four others signed only when Earl of Cromartie, together 34. A most interesting
and valuable series, relating principally to the proceedings of the Scotch Parliament
during this eventful period."

" Lot 624. — Mackenzie (Sir George), Lord Tarbat, a letter signed, 1 page 4to, to Queen
Anne, 16th July 1703."

" Lot 625. — Mackenzie (Sir George), Lord Tarbat and Earl of Cromartie. Sixteen auto-
graph letters to (Lord Godolphin), and three other papers unsigned, very interesting,
July 1703 to November 1706."

On inquiring in London it was ascertained that the lots 623 and 625 were
purchased by j\I. Labussierre, a dealer in manuscripts, who retailed them soon
afterwards without retaining the names of the purchasers. The letters could
not be further traced.

Another section of the Correspondence here printed consists of the
letters of Anne Duchess of Buccleuch and Monmouth to the first Earl of
Cromartie, who, on his second marriage with her half-sister, Margaret
Countess of Wemyss, became the brother-in-law of the Duchess. Her
Grace confided much in the wisdom and advice of Lord Cromartie and
his son. Lord Royston, as to the management of her extensive estates
in Scotland. The greater number of the letters from the Duchess are
subscribed by her A. B. C, for Anne Buccleuch and Cornwallis. In her
own right she was Anne Duchess of Buccleuch. After her marriage with
Lord Cornwallis, she usually signed "A. B. C." She assures Lord Tarbat
how acceptable his letters are, and that her friendship for him, which began
in childhood, would not alter with age. In another work I printed a collec-
tion of thirty letters addressed by the Duchess to Sir James Mackenzie, Lord


Eoyston/ and also added a short Memoir of the Duchess.^ Her Grace was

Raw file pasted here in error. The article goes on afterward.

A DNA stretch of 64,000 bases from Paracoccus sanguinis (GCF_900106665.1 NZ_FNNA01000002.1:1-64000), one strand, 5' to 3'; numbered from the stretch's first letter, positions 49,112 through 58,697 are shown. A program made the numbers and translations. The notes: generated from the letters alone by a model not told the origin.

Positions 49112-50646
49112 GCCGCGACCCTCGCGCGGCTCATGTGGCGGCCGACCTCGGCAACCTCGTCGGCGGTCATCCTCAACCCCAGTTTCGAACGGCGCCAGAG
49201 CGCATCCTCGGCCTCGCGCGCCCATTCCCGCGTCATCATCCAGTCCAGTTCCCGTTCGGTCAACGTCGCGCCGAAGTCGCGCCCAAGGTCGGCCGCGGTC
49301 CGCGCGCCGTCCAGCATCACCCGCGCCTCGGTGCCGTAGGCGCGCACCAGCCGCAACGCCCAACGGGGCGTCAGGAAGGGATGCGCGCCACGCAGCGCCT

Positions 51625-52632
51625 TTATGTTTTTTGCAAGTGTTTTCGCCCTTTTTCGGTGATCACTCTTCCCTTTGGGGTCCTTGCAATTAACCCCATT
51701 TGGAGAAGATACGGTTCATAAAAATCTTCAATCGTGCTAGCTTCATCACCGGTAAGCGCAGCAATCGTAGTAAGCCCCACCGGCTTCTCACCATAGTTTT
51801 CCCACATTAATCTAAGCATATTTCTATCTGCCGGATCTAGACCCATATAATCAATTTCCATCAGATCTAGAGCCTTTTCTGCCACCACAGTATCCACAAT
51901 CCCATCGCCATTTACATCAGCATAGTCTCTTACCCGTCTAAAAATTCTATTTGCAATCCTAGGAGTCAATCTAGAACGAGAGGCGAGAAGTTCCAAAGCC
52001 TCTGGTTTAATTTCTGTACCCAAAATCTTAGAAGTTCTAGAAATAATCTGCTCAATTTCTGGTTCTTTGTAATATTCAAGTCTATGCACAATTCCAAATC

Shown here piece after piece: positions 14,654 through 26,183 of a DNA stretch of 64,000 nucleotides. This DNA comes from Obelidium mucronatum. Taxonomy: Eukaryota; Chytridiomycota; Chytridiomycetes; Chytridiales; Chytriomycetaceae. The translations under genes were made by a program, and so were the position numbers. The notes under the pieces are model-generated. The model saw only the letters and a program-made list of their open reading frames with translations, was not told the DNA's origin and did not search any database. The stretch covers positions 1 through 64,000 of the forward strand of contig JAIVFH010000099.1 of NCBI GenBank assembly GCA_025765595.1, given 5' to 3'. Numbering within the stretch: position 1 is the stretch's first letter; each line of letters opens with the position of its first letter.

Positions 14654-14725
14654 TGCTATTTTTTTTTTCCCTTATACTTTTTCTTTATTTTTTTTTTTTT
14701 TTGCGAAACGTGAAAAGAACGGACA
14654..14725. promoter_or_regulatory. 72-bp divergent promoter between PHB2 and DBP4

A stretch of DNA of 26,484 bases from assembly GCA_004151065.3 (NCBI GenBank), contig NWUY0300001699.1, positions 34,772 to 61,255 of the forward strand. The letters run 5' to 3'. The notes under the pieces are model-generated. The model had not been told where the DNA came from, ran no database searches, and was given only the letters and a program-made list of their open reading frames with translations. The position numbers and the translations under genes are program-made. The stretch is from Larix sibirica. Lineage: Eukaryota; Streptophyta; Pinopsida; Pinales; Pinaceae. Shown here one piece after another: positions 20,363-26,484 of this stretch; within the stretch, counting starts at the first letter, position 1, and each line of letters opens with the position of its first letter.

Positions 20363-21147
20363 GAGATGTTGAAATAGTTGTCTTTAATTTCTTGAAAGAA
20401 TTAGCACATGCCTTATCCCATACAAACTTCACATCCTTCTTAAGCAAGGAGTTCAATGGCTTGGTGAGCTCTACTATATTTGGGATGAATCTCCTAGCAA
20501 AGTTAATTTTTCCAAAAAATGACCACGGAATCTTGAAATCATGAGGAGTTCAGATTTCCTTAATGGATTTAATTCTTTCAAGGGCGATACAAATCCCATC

the lady to whom Sir Walter Scott made his " Last Minstrel " recite or sing
his famous " Lay." The allusion in the Introduction to the kindness of the
Duchess to the aged minstrel is very touching: —

" The Duchess marked his weary pace,
His timid mien, and reverend face.
And bade her page the menials tell,
That they should tend the old man well :
For she had known adversity,
Though born in such a high degree ;
In pride of power, in beauty's bloom,
Had wept o'er Monmouth's bloody tomb ! "

In another Family Book with which I have made some progress, I hope
to be able to give a Memoir of the sagacious Duchess.

The Correspondence of the third Earl of Cromartie includes many letters
%\T:itten during the Insurrection of 1745-6, by Sir Thomas Sheridan and
Colonel John O'Sulivan, who attended Prince Charles Edward, These letters
throw much light on the operations of the Highlanders in that ill-fated

The letters of Simon Lord Lovat contain several new touches of that
versatile genius, although his correspondence is already weU known from the
previous publication of many of his letters. The present Collection affords
good specimens of his Lordship's peculiar style of epistolary correspondence,
which is usually characterised by extravagant protestations of friendship,
flattery, and servility. At the conclusion of his letters. Lord Lovat was to
his correspondents often a " faithful slave," while to Duncan Forbes, whom he
addressed as his " Dear General," as figurative of his high official position, Lovat,
in mock humility, subscribed himself as his " devoted Corporal." Yet with
these faults, there is often a copiousness of language, as weU as a learning and
originality that mark a vigorous mind and bespeak the scholar. Writing
1 The Red Book of Grandtully, vol. ii. pp. 301-319. ^ /j;^;^ y^x^ i p_ ccxxi.


to the Earl of Cromartie in 1743, on his recovery from an ilhiess with which
he was seized after a visit to Lord Lovat at Beaufort, his Lordship says : —

" Since I had the use of reason, I never received two letters that gave me so much joy, so
much pleasure, and so much comfort, as the two letters that I had the honour to receive from
your lordship this day. ... As my fears and concern were beyond expression when 1 was